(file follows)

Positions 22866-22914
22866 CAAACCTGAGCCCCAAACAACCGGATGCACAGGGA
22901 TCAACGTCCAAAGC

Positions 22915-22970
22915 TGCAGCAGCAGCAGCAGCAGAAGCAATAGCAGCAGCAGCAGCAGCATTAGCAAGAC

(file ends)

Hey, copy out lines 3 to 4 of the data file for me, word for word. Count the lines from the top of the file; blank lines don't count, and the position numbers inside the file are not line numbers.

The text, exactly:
22901 TCAACGTCCAAAGC

Positions 22915-22970